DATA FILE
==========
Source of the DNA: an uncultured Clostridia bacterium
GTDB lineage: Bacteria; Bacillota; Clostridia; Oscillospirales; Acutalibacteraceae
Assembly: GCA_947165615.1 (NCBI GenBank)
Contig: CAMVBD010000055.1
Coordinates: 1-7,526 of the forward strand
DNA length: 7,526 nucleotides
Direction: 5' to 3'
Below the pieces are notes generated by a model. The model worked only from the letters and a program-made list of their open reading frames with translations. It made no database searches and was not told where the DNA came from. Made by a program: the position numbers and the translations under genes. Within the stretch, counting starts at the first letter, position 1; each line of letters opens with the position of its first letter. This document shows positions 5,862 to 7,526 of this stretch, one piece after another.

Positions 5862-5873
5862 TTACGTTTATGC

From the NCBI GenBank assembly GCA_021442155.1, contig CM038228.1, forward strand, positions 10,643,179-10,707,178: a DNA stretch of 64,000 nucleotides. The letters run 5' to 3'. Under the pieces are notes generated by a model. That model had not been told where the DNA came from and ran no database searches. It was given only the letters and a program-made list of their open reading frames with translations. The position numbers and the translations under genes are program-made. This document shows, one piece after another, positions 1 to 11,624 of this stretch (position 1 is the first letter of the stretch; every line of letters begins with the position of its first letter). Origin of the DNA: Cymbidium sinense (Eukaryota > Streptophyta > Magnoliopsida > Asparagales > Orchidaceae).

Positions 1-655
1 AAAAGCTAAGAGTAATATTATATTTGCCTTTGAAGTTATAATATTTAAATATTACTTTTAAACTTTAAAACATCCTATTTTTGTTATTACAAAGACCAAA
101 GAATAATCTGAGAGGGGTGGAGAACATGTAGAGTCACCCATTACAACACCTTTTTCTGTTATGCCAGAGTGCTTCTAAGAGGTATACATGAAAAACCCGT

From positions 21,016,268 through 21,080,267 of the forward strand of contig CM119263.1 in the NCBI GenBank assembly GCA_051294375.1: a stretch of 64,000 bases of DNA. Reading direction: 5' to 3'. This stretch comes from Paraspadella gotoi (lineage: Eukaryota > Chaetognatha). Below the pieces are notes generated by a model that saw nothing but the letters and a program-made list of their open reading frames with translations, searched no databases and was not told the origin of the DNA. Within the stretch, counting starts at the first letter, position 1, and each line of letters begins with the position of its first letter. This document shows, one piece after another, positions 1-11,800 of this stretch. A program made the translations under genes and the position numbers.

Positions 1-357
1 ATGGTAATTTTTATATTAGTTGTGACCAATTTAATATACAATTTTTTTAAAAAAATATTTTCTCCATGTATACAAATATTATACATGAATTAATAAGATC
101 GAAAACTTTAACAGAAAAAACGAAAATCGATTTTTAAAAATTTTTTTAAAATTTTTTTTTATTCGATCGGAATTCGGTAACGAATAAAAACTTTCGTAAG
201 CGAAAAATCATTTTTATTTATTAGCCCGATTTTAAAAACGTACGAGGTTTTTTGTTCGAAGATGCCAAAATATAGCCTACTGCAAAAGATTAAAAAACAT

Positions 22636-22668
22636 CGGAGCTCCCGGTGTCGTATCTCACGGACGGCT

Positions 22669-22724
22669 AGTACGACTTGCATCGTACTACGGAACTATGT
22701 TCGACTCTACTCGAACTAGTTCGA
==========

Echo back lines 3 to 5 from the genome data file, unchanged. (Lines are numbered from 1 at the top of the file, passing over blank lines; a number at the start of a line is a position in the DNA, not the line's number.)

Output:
Assembly: GCA_947165615.1 (NCBI GenBank)
Contig: CAMVBD010000055.1
Coordinates: 1-7,526 of the forward strand